A military draft in this day and age?

Day Zero

on January 18, 2008 by Annlee Ellingson

Today’s generation of young people is the first to come of age without conscripted military service, avoiding the fate of 16 million draftees in the period between World War I and the Vietnam conflict. In his feature film debut, director Bryan Gunnar Cole imagines a near future in which peace in the Middle East has yet to be achieved and another massive attack on American soil—this time Los Angeles—necessitates the reinstitution of the draft. Three best friends receive notice to report in 30 days.

For George (Chris Klein), a lawyer who just made partner, the timing isn’t good. He has plans for him and his wife (Ginnifer Goodwin), whose cancer is in remission, and is determined to avoid serving, asking his father to call in a favor from a senator, toying with self-mutilation and dragging a friend to a gay bar. Rob Malkani’s script doesn’t push George far enough, however: While his encounter at the watering hole does apply pressure to the military’s don’t-ask-don’t-tell policy, George doesn’t explore the option seriously.

George’s objection is also political, which brings him into conflict with cabbie Dixon (Jon Bernthal), who is proud to defend and spread freedom throughout the world. Their opposing viewpoints come to blows at a cocktail party of George’s white-collar friends. Dixon’s impending departure, however, complicates a budding romantic relationship.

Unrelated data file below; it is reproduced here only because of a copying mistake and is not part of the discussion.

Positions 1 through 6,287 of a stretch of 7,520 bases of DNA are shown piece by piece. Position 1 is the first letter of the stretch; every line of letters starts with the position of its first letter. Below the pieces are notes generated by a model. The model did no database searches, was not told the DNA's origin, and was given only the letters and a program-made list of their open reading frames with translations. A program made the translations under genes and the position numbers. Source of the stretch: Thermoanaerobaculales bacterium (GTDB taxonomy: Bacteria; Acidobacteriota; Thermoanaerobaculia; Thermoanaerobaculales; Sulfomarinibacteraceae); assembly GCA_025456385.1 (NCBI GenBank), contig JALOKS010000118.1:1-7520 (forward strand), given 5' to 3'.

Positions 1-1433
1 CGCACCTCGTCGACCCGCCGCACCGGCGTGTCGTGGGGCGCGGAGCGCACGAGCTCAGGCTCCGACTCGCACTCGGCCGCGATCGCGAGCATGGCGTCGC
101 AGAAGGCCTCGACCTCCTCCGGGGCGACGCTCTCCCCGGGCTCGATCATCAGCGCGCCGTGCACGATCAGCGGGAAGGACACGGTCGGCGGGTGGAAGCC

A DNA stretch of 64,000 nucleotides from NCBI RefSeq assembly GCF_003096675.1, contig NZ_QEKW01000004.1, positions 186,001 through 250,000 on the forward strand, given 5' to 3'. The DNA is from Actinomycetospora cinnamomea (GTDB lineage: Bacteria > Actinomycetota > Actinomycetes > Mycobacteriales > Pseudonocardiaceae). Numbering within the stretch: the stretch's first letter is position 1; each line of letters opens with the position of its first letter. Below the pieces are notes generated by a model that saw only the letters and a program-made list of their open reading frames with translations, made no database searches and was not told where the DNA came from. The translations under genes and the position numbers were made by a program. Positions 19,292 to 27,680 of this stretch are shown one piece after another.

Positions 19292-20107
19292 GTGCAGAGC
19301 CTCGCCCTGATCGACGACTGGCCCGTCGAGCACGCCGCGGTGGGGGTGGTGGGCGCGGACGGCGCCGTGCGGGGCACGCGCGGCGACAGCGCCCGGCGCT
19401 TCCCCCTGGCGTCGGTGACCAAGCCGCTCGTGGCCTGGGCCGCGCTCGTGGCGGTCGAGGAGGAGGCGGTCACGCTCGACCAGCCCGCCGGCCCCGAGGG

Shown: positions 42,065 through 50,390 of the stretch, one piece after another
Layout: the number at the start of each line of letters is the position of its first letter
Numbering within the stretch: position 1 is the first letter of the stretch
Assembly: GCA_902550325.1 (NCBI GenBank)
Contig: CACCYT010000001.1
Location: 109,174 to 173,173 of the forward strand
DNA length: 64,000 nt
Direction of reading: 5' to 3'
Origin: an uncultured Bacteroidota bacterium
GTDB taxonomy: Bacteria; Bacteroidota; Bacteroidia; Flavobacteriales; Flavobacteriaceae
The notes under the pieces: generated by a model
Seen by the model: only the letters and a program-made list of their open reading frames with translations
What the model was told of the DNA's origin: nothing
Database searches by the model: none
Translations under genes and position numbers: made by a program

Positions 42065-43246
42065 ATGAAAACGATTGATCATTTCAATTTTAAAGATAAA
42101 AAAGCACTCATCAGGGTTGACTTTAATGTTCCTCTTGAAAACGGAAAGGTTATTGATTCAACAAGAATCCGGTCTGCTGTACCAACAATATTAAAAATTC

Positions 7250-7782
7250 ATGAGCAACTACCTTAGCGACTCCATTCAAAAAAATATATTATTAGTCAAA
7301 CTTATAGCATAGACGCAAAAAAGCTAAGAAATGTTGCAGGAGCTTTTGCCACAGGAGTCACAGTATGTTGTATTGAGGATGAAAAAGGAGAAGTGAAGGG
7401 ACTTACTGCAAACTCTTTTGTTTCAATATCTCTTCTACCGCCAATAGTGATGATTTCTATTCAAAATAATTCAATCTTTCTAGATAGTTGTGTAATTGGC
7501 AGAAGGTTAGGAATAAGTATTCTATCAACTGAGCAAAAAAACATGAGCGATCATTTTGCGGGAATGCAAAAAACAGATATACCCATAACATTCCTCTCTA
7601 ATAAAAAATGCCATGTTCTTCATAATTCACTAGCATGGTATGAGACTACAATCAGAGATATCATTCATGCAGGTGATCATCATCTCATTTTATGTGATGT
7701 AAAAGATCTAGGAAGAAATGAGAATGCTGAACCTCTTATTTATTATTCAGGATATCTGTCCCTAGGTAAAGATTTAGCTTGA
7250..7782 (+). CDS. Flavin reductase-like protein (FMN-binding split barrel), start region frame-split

Experiencing the most interesting personal journey is novelist Aaron (Elijah Wood), whose first reaction upon opening his call to service is to vomit. Upon the advice of his crossword-solving shrink (Ally Sheedy), he composes a bucket list of the top 10 things to do before he ships out, transforming from a nebbish innocent into a skinheaded, tattooed badass.

On the morning they are to report to Penn Station, George, Dixon and Aaron each makes a surprising decision.

It’s not clearly how likely the scenario of a contemporary draft is, but through portraits of these three men, Cole uses the possibility to explore themes of loyalty and duty, masculinity, class conflicts and a youth culture gone soft and spoiled, at times slipping into political rhetoric. There’s an opportunity lost, however, with the women. Not only is the possibility of a female draft not even raised, but distaff roles are limited to the supportive, “I’ll wait for you” variety.

Distributor: First Look
Cast: Elijah Wood, Chris Klein, Jon Bernthal, Ginnifer Goodwin, Elisabeth Moss, Ally Sheedy and Sofia Vassilieva
Director: Bryan Gunnar Cole
Screenwriter: Rob Malkani
Producer: Anthony Moody
Genre: Drama
Rating: R for language, sexual content, some violence and drug use
Running time: 93 min.
Release date: January 18, 2008 NY/Sea

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